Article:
One visual extravaganza follows another. The restless souls seem to be searching aimlessly for happiness but unaware of what steps to take to find it. They nonetheless approach their tasks with dogged intent, sometimes alone but mostly as a herd. They prance about in time to scratchy recordings of love songs, lusty tangos and bright carnival music. "Mein schones," "Blonde Clara," "Spring and Sunshine" and "Boogie Woogie." A pink laced frau calls out for her Liebling or dear one, perhaps a man, perhaps a pet. "Liebling!!! Liebling!!!" First playfully, then ruefully, then shouting at the top of her lungs. When the others tire of her histrionic whining, they exit the room, some mocking her self-pity, some just plain bored. The hobby horse rider comes back to beg another person for a coin. Rinse, lather, repeat.
Along with this catalogue of characters and actions, we see immaculate attention to costume and lighting. The piece takes place over a series of days and nights, dusks and dawns marking the passage of time, highlighting the regularity of routine. Changes occur in cycles -- when to wear stilettos, when to walk barefoot and when to walk barefoot as if you're still wearing stilettos. This shoe fetish has creeped, no pun intended, into the work of many of Bausch's acolytes. Just look at De Keersmaeker's "Achterland," "Just Before," and "Rosa" for proof. You could literally spend whole evenings tracking the use of footwear and apparel.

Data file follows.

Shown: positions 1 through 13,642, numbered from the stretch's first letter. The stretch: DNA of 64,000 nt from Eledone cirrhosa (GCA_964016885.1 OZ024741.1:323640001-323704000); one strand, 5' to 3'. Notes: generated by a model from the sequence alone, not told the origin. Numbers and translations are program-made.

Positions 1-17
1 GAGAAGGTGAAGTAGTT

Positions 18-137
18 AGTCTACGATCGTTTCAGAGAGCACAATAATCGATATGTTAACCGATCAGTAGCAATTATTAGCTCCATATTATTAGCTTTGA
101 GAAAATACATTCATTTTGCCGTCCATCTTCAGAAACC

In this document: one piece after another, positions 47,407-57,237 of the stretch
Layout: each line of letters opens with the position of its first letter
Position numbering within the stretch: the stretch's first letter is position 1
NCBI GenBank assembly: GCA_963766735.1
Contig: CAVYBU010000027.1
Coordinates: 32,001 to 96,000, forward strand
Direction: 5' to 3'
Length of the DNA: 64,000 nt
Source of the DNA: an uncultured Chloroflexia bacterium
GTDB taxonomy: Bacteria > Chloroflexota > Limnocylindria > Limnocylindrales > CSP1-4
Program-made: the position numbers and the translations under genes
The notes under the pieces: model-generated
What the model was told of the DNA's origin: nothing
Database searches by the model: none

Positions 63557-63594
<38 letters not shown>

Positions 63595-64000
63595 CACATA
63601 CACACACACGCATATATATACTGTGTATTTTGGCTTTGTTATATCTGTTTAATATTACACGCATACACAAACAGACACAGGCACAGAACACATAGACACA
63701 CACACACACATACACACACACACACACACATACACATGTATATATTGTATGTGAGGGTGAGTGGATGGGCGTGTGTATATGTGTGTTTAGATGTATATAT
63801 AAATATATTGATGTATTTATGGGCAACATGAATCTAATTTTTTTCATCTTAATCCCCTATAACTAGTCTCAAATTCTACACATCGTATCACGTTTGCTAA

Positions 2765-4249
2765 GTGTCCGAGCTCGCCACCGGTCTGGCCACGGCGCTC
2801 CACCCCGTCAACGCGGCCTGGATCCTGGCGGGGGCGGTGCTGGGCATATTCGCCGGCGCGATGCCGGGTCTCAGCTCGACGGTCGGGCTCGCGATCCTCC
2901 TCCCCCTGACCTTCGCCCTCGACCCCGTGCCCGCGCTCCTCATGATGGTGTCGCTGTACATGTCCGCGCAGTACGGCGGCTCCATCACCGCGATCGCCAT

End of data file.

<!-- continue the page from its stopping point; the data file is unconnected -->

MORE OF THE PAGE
Bausch's immaculate attention to detail is actually what distinguishes her from her legions of followers, both the good ones and the Pina wannabes guilty of gratingly self-indulgent performance art. Val Bourne, curator of London's Dance Umbrella festival, says Bausch spawned lots of imitators in the mid 1980s "who thought all they had to do was walk on stage and improvise in a wild way" but "no one else has her rigor and powers of editing" (Guardian, 23 jan 1999). She carves each section with an exact-o knife. A monotonous procession cuts to wild scampering, and a lone soul remains. The result is carefully controlled chaos, deconstructed design with strings of leitmotifs running seamlessly through the work.
What makes this current version of "Kontakthof" so unique, however, is its stunning cast, all untrained performers from a small, gritty industrial town in northwest Germany. On the surface we see the signs of age: the wrinkles, the stoopy shoulders, the sagging breasts, white hair and male patterned baldness. But we also see rich lives, residue from 65+ years of living. For some reason, the mating rituals and sexual frenzy seem even more poignant when performed by folks past their prime breeding years. The desire never dies. The child within never quite grows up. This elderly group of Wuppertalers may be one of the most interesting casts ever to grace Bausch's work and definitely deserves to be seen Stateside.
Arlene Croce once dismissed Bausch's choreography as the "pornography of pain," but perhaps a viewing of "Kontakthof" would change her mind. We see wizened, extraordinary yet ordinary people searching for La Dolce Vita. Does it really exist? Perhaps if you sashay in just the right way in time to the music, it doesn't even matter.